After the videos, there is an audio review of the content covered in the preceding video. This will review the vocabulary and sentence structures you just learned. This is a place for you to practice saying out loud what you learned in the videos. This can be anywhere from around 8 minutes long to over 20 minutes.
Typically, she says something in English like, “Say ____” and you’re supposed to say it in Chinese. She will also often include extra reminders about grammar or literal translations. There may be some supplemental vocabulary added in as well.
After each audio review, there is a component for you to practice vocabulary and speaking. First, you’ll see the characters and pinyin of a word or sentence you’ve learned. After you click the ‘reveal’ button, you’ll hear a recording. You can listen at full or half speed. Then you can click to record your own voice and compare it to the original recording. You can also skip ahead to the quiz.
After the pronunciation practice, there is a 10 question interactive quiz. There are a few different question types: matching, listening, and translations. One thing I really like is that many of the questions also include wrong answers that are close to the correct answer. This makes the quizzes much more challenging and requires you to actually know your stuff. There is also the option to use pinyin or Simplified Chinese Characters for the quiz questions and answers.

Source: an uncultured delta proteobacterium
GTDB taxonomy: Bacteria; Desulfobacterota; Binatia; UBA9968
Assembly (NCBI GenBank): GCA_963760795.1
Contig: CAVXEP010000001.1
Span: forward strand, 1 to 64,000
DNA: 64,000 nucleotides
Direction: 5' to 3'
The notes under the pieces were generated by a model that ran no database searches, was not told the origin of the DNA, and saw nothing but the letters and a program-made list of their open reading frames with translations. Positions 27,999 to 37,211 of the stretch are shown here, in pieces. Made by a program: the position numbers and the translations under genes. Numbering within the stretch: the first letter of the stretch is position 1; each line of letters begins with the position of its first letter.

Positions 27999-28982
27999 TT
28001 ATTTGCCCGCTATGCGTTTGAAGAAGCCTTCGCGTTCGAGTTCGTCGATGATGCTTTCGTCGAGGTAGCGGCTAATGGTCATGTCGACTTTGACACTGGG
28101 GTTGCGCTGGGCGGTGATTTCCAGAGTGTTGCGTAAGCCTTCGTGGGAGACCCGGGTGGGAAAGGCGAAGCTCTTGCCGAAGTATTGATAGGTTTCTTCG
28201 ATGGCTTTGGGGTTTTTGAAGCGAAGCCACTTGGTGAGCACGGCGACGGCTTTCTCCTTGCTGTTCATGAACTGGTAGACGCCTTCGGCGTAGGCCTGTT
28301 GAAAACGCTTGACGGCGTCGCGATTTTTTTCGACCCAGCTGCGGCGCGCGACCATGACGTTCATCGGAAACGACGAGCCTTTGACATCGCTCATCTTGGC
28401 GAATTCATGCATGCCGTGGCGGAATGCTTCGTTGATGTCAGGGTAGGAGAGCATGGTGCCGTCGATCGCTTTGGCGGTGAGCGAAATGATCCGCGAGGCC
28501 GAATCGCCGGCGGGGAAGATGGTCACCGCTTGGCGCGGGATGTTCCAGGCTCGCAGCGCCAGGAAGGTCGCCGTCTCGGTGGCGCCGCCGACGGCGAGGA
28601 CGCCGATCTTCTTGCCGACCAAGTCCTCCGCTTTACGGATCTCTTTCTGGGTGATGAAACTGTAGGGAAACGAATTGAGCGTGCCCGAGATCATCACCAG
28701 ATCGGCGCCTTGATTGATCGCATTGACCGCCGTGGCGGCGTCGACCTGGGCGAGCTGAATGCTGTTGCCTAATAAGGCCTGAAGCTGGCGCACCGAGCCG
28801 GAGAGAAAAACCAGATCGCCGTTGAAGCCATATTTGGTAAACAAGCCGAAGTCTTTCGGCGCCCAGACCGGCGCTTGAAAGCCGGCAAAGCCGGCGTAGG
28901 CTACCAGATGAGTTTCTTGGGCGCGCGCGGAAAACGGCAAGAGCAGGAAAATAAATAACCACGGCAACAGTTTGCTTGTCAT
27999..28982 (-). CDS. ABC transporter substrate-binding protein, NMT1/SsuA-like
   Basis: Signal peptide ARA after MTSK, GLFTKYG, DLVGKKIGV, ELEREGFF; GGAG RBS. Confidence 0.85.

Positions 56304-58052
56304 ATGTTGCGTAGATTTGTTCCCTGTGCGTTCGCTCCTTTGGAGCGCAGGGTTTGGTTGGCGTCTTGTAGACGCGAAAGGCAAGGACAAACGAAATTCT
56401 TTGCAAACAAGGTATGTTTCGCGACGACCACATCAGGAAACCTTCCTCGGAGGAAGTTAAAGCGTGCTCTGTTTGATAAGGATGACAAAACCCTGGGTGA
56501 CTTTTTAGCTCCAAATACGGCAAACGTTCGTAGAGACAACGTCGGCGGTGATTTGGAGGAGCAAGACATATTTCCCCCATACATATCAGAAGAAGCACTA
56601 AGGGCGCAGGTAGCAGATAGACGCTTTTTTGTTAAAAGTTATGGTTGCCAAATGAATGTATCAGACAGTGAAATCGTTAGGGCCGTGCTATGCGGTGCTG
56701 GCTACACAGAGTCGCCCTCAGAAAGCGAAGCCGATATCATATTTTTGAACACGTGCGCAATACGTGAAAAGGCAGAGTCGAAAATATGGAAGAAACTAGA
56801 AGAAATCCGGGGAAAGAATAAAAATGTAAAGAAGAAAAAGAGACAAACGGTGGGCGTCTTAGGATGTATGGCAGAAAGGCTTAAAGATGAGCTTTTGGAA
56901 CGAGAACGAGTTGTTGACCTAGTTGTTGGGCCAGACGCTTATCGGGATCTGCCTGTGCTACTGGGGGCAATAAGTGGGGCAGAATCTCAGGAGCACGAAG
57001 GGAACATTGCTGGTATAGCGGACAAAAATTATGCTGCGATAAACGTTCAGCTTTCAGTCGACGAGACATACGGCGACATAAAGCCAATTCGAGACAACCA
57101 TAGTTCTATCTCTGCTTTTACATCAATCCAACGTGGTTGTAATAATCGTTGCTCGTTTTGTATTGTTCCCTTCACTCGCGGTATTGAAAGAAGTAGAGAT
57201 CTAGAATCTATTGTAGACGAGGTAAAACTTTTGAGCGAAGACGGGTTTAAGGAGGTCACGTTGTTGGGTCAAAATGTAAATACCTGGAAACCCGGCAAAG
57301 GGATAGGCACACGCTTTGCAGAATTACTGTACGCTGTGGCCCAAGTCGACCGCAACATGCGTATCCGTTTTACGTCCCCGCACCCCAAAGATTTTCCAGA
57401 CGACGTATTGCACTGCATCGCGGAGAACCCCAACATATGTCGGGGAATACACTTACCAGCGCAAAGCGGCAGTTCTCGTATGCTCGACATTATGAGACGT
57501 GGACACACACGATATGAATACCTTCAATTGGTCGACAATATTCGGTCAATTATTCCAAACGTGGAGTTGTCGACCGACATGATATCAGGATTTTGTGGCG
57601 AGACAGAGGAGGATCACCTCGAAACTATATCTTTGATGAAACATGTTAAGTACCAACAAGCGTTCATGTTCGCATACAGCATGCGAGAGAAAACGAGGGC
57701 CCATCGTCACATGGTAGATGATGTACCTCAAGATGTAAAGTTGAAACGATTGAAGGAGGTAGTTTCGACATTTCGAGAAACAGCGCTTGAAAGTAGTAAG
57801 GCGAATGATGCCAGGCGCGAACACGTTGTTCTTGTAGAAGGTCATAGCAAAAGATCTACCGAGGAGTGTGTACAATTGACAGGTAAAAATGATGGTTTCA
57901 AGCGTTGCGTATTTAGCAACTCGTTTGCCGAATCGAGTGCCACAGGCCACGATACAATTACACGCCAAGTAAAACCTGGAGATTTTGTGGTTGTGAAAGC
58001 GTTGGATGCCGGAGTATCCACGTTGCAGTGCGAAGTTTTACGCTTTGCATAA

These quizzes work really well as a way to finish off the lesson. If there are parts you struggled with, you can now go back and review. Of course, you’ll need to periodically review the content of this lesson.
Yoyo Chinese moves at a somewhat slow pace. This isn’t necessarily good or bad, but it’s worth mentioning. The material is covered very thoroughly. For each lesson, you’ll have the material drilled into your head several times. By the time you watch the video, do the audio review, speaking practice, and take the quiz, you’ll know the content in and out.
Both courses are meant to take six months of studying for 30 minutes a day and six days a week.
I appreciate the fact that they don’t make any unrealistic claims of making you fluent in a short period of time. Instead, they stress the importance of a regular study schedule.
There are some extra useful parts to these Yoyo Chinese courses that fall outside of each lesson.
There are flashcards that you can use to review words and sentences you’ve learned from previous lessons. You can filter them based on the course, level, unit, or lesson. They will come up for review periodically and you can mark words as favorites. I generally prefer to use Anki (can download files) or Pleco for review, but I can see why people would like to review directly on the website.